Sometimes I miss the small people they used to be, who would so guilelessly share whatever was on their minds. Young adults will tell you as much or as little about their lives as they choose, but they are also companions, who talk about things that we older folk might never have known about, and work gadgets you would never have known existed.
There is always the nagging anxiety about where the kids would go if financial disaster hit and we had to downsize the home, but I am not sorry to be a father of the boomerang generation. It is surprising how quickly some couples age when the children move out and they settle into an old folks' routine with no one to mock them for being out of date. Having young adults clattering in and out is disruptive – but it is fun.
Oh dad! The kid's view...
Hebe Higgins, five
"Daddy is very cuddly, and reads me stories. He is good at bicycling, scooting and playing horsies. I love cuddles with him the most. He is not good at winning gold medals in our races. He's good at making cakes. He is not good at cooking sausages. I don't like his guitar - I hate his songs, but I love his flamenco and I can dance to it. I love my daddy."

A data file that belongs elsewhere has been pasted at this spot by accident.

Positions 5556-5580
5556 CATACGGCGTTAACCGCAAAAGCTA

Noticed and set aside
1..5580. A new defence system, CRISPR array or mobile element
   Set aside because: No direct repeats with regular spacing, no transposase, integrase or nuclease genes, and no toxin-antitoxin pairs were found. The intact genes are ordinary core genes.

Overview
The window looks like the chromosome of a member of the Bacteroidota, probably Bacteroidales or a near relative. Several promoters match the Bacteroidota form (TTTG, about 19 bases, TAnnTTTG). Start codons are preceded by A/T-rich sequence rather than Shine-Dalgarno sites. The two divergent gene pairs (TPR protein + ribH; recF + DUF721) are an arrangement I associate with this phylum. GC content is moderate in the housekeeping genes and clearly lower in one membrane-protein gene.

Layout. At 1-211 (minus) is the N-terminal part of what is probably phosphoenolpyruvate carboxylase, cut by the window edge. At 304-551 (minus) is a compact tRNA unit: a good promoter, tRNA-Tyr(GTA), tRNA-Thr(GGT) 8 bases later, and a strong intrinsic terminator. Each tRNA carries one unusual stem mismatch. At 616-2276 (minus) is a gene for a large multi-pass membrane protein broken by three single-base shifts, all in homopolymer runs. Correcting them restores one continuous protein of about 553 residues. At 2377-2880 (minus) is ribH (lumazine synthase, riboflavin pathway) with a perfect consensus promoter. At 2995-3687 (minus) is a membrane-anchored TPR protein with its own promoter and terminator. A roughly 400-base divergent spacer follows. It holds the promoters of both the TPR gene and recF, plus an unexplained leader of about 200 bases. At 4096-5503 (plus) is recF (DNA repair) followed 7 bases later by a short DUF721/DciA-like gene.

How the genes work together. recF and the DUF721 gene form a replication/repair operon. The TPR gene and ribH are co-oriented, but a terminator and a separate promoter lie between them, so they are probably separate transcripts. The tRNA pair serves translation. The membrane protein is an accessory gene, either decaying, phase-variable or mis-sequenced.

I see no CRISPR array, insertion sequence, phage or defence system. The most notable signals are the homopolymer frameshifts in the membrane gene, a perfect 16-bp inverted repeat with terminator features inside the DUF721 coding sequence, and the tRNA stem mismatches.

Tom Maume, 12
"My dad is really helpful and concerned most of the time. He listens if I want to tell him something - unless he is listening to The Archers - and is interested in what I tell him. Most of the time. He always pretends he is sleeping if I start talking to him about videogames. He always wants me to try my best in school, but he knows what I can achieve and doesn't push me too hard. He really supports me and tells me how I can improve."
Nick McSmith, 24
"Just when you think you're free there's a strong chance you end up, like me, back with the parents. Luckily, my parents are good at offering advice and understanding decisions I take. Occasionally, a little push is needed. For example, before a work placement in France, I was fearful of working in a foreign language, but after reassurance from the folks I was convinced, and all the better for it now."Reuse content